•
•
Requires updating on insert and delete
operations.
Finding the successor/predecessor requires an
ℎℎ time, equivalent to () in an
AVL tree, thus the time of the insert and delete
operations is unchanged.
24
Question 3 solution
2. Use the following claim:
“Starting at any node in a height ℎ BST,
successive calls to TREE-SUCCESSOR take ( +
ℎ) time.”
• Doesn’t require extra pointers.
• Doesn’t require modifications to the insert and
delete operations.
25
Question 3 solution
Reminder:
TREE-SUCCESSOR(x)
If x.right != NULL then
return TREE-MINIMUM(x.right)
y ← x.parent
while y != NULL and x == y.right do
x←y
y ← y.parent
return y
26
Question 3 solution
Claim: “Starting at any node in a height ℎ BST,  successive calls to TREE-SUCCESSOR
take ( + ℎ) time.”
Proof outline
•
Let  be the starting node and  be the ending node after  successive calls to
TREE-SUCCESSOR.
•
Let  be the simple path between  and  inclusive.
•
Let  be the common ancestor of  and  that  visits.
•
The length of  is at most 2ℎ, which is (ℎ).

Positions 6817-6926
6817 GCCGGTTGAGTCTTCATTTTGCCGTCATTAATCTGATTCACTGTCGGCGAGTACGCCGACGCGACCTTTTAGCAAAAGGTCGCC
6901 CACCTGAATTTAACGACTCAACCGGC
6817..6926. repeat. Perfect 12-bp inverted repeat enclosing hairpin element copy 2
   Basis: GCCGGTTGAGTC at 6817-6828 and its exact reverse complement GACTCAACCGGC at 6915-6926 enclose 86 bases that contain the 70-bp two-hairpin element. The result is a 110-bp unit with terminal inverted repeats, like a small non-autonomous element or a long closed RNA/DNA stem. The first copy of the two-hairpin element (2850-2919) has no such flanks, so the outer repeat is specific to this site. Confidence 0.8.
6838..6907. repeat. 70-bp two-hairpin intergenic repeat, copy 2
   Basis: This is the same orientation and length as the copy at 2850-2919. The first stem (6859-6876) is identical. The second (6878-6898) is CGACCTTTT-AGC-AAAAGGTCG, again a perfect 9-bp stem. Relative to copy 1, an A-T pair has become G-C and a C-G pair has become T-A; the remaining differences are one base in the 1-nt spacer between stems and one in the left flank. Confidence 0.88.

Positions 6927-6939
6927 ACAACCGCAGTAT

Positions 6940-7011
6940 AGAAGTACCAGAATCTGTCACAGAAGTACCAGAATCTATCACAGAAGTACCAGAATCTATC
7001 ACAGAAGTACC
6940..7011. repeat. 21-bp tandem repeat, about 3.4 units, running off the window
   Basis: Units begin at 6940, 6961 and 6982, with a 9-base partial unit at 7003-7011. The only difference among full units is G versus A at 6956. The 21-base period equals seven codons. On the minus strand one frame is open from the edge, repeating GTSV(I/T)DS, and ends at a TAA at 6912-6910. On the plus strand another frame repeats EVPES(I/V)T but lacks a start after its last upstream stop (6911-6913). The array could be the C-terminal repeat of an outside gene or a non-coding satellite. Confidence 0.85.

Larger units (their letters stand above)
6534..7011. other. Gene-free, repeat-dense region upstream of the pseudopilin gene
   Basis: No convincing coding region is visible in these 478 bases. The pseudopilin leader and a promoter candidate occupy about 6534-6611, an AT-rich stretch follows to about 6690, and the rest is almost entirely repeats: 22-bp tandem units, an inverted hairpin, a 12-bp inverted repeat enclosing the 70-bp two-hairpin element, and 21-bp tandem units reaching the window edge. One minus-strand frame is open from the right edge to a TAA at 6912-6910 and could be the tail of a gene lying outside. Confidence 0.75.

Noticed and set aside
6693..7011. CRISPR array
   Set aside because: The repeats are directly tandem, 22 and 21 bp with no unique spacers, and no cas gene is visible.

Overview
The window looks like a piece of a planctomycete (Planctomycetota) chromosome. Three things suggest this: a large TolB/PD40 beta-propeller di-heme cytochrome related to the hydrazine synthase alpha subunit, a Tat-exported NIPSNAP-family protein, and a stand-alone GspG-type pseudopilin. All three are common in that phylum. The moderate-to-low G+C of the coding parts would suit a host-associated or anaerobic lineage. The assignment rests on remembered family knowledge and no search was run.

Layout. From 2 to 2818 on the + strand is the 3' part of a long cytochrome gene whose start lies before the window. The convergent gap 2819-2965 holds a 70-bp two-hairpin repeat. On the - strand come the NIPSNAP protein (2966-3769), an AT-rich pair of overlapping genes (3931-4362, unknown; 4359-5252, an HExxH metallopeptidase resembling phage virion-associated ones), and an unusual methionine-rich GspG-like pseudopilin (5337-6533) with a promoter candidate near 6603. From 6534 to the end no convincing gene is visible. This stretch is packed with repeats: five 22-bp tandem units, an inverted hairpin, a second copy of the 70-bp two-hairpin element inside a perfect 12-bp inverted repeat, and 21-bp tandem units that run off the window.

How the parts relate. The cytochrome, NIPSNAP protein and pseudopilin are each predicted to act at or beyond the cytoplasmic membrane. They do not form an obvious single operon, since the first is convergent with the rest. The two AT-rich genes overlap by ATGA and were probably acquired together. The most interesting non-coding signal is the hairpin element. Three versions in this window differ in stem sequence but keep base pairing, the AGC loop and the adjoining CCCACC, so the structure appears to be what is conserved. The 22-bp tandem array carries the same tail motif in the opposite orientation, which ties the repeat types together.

•
Let output be the elements with keys between .  and .  inclusive.
•
The size of the output is ().
•
In the execution of  successive calls to TREE-SUCCESSOR, each node in  is
visited at most 3 times (on the way to its left, right and up).
•
Besides the nodes ,  and , if a sub tree of a node in  is visited then all its
elements are in output.
•
Hence, the total running time is (ℎ + ).
27
Question 4
Suggest an efficient algorithm for sorting an
array of numbers. Analyze its running time and
required space.
28
Question 4 solution
1. Define a new empty AVL tree, T.
2. Traverse the input array and insert each item to T.